UC Berkeley must celebrate its past with intellectual courage

coloredited_sharonpan_ucberkeley
Sharon Pan/Staff

150 years ago this month, California Governor Henry Haight signed an act envisioning for the nascent Golden State a great public university. It would be, its founders imagined, a “people’s college” that would provide the children of farmers and factory workers with the kind of education they had previously only dreamed about. Beyond this, it would be a hub of knowledge and discovery that would serve California’s economy and enable the state to flourish.

There is no doubt that this institution — the University of California — has far surpassed even these lofty goals. In the years since 1868, it has grown from 40 students on a small campus in Oakland to 10 university campuses educating nearly 300,000 student — not to mention five medical centers, three national labs and an extensive network of educational, health and agricultural resource centers serving Californians across the state.

It has become what the New York Times called an “upward-mobility machine,” providing scores of low-income students with the means to improve their socioeconomic status, as well as one of the most incredible engines of research and knowledge production that the world has ever known.

Yet the road has never been easy. The history of the UC system is rife with examples of the university encountering major challenges and overcoming them through creativity, courage and grit.

In the early years of its existence, for instance, California’s strong agricultural industry attacked the UC for not focusing solely on the needs of farmers. Fortunately, a passionate group of supporters managed to broker a deal that kept the university’s broader academic offerings intact.

Later, in 1923, the first major urban wildfire in American history destroyed hundreds of buildings here in Berkeley and caused a quarter of the university’s faculty to lose their homes and research materials. But collections were rebuilt, and the community banded together to support those who lost houses.

Then, during the Great Depression, an incredible 25 percent of the university’s state funding allocation was withdrawn, and the university had no substantial private gifts to fill the gap. Through vision and determination, the institution’s academic departments still managed to grow in size and stature during this time.

From these early struggles through later ones such as the Loyalty Oath controversy and the unrest of the 1960s, our community has confronted more than its share of trials — which is why I know we can do it again. Today, UC Berkeley faces challenges that are as existential and complex as any we have navigated in the past, and we must be steadfast and vigilant in our stewardship of this remarkable institution.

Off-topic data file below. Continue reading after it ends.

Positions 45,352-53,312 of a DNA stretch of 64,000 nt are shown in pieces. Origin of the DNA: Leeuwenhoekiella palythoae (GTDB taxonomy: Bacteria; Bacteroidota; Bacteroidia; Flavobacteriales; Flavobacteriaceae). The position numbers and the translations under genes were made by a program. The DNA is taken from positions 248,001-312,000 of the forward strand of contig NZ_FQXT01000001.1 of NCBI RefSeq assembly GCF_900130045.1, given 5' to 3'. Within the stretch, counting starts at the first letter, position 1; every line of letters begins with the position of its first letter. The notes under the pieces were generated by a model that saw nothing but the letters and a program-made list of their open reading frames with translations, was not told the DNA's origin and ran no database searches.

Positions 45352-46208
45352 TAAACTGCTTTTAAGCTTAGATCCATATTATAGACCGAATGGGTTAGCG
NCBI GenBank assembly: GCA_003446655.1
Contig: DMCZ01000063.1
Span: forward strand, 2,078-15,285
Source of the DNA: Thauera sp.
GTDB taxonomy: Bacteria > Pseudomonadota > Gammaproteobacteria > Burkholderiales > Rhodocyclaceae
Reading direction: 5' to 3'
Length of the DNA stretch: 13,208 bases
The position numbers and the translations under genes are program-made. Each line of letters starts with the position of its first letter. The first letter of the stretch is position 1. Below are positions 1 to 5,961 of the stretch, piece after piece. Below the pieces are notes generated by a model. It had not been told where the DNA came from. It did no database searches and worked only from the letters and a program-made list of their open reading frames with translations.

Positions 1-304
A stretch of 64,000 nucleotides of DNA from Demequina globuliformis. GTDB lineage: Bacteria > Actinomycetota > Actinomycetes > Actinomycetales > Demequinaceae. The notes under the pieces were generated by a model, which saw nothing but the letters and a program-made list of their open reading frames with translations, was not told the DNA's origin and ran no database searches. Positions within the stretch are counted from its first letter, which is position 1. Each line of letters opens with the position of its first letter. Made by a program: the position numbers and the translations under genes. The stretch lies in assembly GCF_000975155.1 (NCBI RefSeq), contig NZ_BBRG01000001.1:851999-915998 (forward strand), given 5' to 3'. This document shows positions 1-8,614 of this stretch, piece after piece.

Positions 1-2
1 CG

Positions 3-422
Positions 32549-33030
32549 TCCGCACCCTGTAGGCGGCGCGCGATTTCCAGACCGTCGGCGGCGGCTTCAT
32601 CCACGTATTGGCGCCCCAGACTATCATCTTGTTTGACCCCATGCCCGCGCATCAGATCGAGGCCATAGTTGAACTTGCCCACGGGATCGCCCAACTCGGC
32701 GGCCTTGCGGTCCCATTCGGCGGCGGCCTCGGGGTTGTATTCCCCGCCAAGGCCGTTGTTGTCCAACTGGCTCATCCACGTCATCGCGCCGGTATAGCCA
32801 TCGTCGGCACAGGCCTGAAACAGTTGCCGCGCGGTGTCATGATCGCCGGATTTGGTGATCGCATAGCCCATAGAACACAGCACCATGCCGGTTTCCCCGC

Today’s challenges are myriad. Most pressingly, we must create a new financial model for a public institution that is no longer supported by the state as generously as it once was.

We must develop solutions to the governance challenges that have historically hurt the campus in terms of decisiveness, transparency and its ability to adapt and evolve. We must become more diverse — more representative of the changing population of California — in order to serve our mission, retain public trust and be a “people’s college” for the 21st century.

There is also the challenge of the student experience. We have become a much bigger university than was ever imagined even 20 years ago, so how can we ensure that, at this scale, students thrive? Some of the issues here are fundamental: Unless we greatly expand our housing stock, how can we even ensure that students are able to live near their campus?

To address some of these concerns, I recently inaugurated a strategic planning process that will examine what our university should look like in 10 years and the course that will take us there. Several committees of faculty, staff, students and administrators are even now studying these concerns and preparing a report, which will be released this summer.

In my time as chancellor, I’ve been thinking a lot about the qualities that define our particular character and history. Intellectual courage is one of the most important — whether in the Free Speech Movement or the quest to discover new scientific paradigms. We strive to foster that courage — the constant questioning of the status quo — in our students, empowering and educating them to change the world as we have been changing it since 1868.

Now, we must have the courage to make changes at home, changes that will put UC Berkeley on solid footing as we take it into the next 150 years. We are on the right track: We are making excellent progress in reducing our deficit, we have committed to doubling our housing capacity in the next decade, we are on the cusp of adding capstone discovery experience to every student’s education, we are hiring immensely talented faculty, and we continue to house amazing academic departments and to lead the way in research into genetic engineering, smart prosthetics, 3-D printing and so much more.

Only by working together, looking to the future and committing to our core values of comprehensive excellence and access for all, will we maintain the brilliance of UC Berkeley. Here is to our next chapter.

Carol Christ is the current chancellor of UC Berkeley.